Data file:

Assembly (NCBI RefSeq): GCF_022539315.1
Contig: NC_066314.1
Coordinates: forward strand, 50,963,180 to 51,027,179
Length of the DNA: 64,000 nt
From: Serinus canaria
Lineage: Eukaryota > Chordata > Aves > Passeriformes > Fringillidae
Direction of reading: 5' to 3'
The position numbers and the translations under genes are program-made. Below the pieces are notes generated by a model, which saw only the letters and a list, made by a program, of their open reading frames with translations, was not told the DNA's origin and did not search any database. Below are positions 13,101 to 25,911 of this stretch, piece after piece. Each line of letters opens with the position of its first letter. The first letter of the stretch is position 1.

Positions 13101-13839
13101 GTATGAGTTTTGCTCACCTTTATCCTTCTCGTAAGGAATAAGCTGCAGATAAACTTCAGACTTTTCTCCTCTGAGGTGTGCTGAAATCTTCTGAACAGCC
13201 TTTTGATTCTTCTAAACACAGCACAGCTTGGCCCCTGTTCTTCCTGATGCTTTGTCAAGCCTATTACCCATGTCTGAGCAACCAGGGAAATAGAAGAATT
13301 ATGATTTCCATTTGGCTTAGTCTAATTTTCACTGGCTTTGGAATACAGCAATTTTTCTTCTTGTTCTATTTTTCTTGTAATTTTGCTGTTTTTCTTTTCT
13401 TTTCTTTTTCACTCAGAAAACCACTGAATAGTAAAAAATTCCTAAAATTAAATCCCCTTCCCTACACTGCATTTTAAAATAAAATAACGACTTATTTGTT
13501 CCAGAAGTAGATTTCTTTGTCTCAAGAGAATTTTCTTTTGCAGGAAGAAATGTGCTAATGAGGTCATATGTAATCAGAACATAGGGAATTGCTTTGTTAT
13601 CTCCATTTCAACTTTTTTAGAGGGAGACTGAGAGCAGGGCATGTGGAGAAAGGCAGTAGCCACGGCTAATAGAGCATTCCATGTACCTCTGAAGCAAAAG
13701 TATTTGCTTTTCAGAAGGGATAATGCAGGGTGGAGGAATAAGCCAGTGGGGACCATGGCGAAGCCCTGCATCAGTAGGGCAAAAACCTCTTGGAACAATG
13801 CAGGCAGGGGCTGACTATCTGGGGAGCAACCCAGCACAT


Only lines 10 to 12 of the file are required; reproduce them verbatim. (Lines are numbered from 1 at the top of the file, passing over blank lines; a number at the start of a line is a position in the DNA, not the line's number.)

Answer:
13101 GTATGAGTTTTGCTCACCTTTATCCTTCTCGTAAGGAATAAGCTGCAGATAAACTTCAGACTTTTCTCCTCTGAGGTGTGCTGAAATCTTCTGAACAGCC
13201 TTTTGATTCTTCTAAACACAGCACAGCTTGGCCCCTGTTCTTCCTGATGCTTTGTCAAGCCTATTACCCATGTCTGAGCAACCAGGGAAATAGAAGAATT
13301 ATGATTTCCATTTGGCTTAGTCTAATTTTCACTGGCTTTGGAATACAGCAATTTTTCTTCTTGTTCTATTTTTCTTGTAATTTTGCTGTTTTTCTTTTCT